As the D2 receptor population decreases, there is a profound change in the ability of critical brain structures to communicate effectively. In 2008, Volkow and her team found that obese people who have fewer dopamine receptors also have less activity in the prefrontal cortex (Volkow 2008). The prefrontal cortex (PFC) is responsible for handling “executive” functions—including planning, organizing, making choices and being creative—as well as for reining in impulsivity, impatience and irritability. This constitutes double trouble for the food addict. Not only is it necessary to eat more food to experience normal reward and pleasure, but it’s much more difficult to stop after the first bite. This is why stressing “moderation” to a food addict is a moot point.
Is sugar as addictive as heroin or cocaine? Could that cupcake with the mile-high frosting act like crack to a susceptible brain? Animal studies reveal that hyperpalatable diets, and sweet ones in particular, are more rewarding—and potentially more addictive—than intravenous cocaine and heroin (Ahmed 2012).
What about withdrawal from the hyperpalatables in comparison to drugs? Substance abuse researchers note that the brain adaptations that result from regularly eating foods that layer salt, fat and sweet flavors are likely to be more difficult to change than those from cocaine or alcohol because the food-related adaptations involve many more neural pathways. Almost all of the dopamine neurons in the VTA are activated in response to food cues (Wang & Tsien 2011).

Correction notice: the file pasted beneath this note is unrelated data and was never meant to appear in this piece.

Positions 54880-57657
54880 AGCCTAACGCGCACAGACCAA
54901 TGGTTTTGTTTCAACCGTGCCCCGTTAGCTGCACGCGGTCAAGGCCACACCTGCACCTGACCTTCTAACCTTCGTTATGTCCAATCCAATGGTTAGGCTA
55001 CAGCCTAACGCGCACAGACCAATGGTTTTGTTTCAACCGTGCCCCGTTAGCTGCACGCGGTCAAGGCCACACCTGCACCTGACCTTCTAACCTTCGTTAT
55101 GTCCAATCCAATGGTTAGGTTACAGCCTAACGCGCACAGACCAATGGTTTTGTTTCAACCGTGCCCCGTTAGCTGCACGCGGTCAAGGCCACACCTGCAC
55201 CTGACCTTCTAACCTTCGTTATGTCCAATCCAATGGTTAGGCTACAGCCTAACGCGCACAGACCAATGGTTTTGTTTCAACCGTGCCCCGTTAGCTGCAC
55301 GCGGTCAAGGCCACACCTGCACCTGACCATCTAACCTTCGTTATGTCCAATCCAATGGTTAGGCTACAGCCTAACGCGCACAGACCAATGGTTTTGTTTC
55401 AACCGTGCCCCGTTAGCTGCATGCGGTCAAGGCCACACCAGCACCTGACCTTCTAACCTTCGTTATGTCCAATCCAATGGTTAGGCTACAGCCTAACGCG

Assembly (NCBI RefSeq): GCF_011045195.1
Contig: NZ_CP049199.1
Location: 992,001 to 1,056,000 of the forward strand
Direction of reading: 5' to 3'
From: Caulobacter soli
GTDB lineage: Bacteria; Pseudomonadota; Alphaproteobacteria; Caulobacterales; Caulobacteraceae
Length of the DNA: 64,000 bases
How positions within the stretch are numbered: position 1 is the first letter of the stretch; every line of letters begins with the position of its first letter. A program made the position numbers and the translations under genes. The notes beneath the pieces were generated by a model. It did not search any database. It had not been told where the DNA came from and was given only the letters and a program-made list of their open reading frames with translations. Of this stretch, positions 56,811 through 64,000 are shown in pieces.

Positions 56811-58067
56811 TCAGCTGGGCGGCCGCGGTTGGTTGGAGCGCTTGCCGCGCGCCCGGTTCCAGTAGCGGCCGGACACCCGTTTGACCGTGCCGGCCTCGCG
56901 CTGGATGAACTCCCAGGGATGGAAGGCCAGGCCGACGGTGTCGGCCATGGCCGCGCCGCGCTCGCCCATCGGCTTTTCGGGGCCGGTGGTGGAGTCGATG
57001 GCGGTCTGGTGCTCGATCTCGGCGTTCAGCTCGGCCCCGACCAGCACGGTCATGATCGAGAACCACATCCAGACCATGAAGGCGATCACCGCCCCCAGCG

An fMRI study found that among women who tested higher for food addiction, just thinking about drinking a chocolate milk shake stimulated greater activation in the anterior cingulate cortex, medial orbitofrontal cortex and amygdala, all areas of the brain involved in emotion, anticipation and decision making (Gearhardt et al. 2011). Rats who received highly palatable food for only 2 weeks showed a decrease in gene expression for enkephalin, a natural painkiller in the nucleus accumbens. The same changes were found in the brains of chronic morphine or heroin addicts (Kelley et al. 2003).
Lab rats with unlimited access to a high-fat, high-carbohydrate diet almost eat themselves to death. They’ll voluntarily walk across an electrified plate and endure painful shocks in order to get their junk food hit. In one study, when rats had access to high-fat, high-carbohydrate food for only 1 hour a day, they consumed 65% of their daily calories in one sitting, continuously gorging until the food was removed. However, when the food disappeared they didn’t simply shrug their rodent shoulders and turn back to regular chow. Instead, they withdrew and curled up into a fetal position, soothing themselves with nervous hand-wringing, and becoming excessively twitchy and easily startled. They were hungry for their fix. Without it, they ended up with “the shakes” (Johnson & Kenny 2010).